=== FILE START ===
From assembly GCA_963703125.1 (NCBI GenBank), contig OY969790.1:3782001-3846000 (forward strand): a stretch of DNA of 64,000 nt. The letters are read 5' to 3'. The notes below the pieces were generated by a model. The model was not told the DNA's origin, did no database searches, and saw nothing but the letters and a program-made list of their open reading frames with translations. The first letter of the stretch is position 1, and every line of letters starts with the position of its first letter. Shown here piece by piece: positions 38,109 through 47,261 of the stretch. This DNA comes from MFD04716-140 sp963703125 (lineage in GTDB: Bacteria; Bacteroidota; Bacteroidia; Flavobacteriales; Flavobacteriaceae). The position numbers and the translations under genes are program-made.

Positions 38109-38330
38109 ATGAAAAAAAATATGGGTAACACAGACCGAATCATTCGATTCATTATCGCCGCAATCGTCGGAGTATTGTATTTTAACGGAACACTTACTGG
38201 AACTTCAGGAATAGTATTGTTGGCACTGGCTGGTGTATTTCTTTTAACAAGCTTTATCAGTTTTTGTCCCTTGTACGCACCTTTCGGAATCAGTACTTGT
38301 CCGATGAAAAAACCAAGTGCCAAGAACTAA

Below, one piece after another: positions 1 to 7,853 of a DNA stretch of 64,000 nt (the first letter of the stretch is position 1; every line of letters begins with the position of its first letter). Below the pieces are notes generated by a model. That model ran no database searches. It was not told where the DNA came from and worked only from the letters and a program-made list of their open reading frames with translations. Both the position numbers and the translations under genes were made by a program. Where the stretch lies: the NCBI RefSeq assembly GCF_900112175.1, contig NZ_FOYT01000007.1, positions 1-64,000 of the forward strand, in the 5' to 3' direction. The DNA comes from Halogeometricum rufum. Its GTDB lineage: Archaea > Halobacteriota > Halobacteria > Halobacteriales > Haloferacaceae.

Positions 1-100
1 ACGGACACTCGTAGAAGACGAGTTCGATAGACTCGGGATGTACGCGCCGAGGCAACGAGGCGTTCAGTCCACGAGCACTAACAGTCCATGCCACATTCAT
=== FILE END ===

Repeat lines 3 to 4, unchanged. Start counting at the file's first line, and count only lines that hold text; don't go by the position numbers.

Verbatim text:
38109 ATGAAAAAAAATATGGGTAACACAGACCGAATCATTCGATTCATTATCGCCGCAATCGTCGGAGTATTGTATTTTAACGGAACACTTACTGG
38201 AACTTCAGGAATAGTATTGTTGGCACTGGCTGGTGTATTTCTTTTAACAAGCTTTATCAGTTTTTGTCCCTTGTACGCACCTTTCGGAATCAGTACTTGT